Real Steel Blu-ray review

Starring: Hugh Jackman, Evangeline Lilly, Dakota Goyo 
Director: Shawn Levy
Rated: PG-13 
Studio: Touchstone / Disney
DVD Release Date: January 24, 2012

            Many critics used Rocky as a comparison for Real Steel, only with robots, but it seems to me that the plot is much closer to resembling another Sylvester Stallone vehicle instead. Over the Top is about a distant father given a cross-country trip to get to know his son better, and Real Steel has a similar scenario between irresponsible father and financially stable son. Only set in the future instead of the 1980s, and with robots instead of the Italian Stallion.

             Hugh Jackman stars as Charlie Kenton, a washed up fighter who has turned into a promoter for the robot fights which have replaced humans in the boxing ring. His haphazard and reckless treatment of the robots, along with a strong penchant for making bets he can’t afford, Charlie finds himself deep in financial debt when the added trouble of a custody hearing also comes up. With the death of the boy’s mother, Charlie is the rightful guardian, though he has no relationship with the boy and other wealthy family members are eager to earn custody. Seeing a way to benefit financially from the relationship, Charlie agrees to take his son along with him on a cross-country trip.

            After discovering a beat-up training robot perched on a muddy slope over the ravine beside a dump yard, Charlie and his son build a relationship as they build a fighter. Standing at 8-feet, their robot is one of the smallest competitors in the business, relying on the boy’s video game experience and Charlie’s boxing skills and knowledge to win. Against all of the odds, this unlikely trio find themselves on a winning streak that eventually pits them against the world champion robot.

            Although we are never asked to believe that their robot named Atom has emotions or is human in anyway, it is certainly clear that he is different from the rest of the robots. There is more expression and humanity within his movements and his face, making him feel like a combination of Wall-E, the robot from The Iron Giant and every great underdog boxer in the history of cinema.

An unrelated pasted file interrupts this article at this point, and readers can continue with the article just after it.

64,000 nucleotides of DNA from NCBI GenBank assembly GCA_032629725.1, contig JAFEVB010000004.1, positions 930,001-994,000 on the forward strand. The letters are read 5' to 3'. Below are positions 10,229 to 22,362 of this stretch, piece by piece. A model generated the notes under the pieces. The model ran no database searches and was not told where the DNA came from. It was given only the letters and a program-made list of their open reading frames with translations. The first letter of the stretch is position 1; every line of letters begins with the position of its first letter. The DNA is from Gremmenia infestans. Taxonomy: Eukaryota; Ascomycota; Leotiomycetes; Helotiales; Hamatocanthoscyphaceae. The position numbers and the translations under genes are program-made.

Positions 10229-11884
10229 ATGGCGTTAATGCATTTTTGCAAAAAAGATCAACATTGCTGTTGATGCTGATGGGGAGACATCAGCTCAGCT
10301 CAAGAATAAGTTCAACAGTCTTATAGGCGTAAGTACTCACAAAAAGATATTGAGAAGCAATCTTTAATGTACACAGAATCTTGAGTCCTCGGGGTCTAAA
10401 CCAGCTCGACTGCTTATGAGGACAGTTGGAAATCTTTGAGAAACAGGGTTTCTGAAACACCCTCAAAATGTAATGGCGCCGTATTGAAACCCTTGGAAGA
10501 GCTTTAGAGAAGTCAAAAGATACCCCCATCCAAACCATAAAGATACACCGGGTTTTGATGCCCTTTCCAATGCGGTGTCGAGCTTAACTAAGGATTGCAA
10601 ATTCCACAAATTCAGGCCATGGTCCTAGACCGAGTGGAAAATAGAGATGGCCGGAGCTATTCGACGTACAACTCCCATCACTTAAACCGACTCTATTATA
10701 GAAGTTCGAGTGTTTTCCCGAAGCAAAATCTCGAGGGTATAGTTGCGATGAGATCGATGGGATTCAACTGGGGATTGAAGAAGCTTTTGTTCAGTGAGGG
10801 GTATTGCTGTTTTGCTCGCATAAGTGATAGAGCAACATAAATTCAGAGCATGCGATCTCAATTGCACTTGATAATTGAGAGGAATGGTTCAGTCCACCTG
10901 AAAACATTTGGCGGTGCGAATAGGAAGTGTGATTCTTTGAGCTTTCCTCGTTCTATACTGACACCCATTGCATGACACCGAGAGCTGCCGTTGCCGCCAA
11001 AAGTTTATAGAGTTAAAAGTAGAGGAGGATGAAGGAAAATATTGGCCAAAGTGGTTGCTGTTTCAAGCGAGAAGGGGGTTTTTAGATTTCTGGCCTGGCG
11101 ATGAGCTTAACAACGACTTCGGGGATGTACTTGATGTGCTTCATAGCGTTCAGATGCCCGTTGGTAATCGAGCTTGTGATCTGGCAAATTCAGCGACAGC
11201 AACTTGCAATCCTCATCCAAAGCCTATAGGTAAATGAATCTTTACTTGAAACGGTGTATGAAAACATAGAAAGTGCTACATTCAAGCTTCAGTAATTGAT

The Blu-ray release of this special effects blockbuster features a spectacular high definition presentation, fully equipped with 7.1 DTS-HD audio for the metal crunching soundtrack. The 2-disc combo pack also includes a DVD version of the film, along with a few special features. There are bloopers, two making-of featurettes and an audio commentary with director Shawn Levy. The Blu-ray disc has these features as well as three exclusive features. There are deleted and extended scenes with an introduction by Levy, a featurette about Charlie’s story before the robots, and an exclusive second-screen feature compatible with iPad.

1 comment:

Sarah Salisbury said...

Great review! I can see the similarities between the two movies, but I think it's about time we came out with a feel good movie about the bonds of father and son! I know that my boyfriend and his son loved the movie!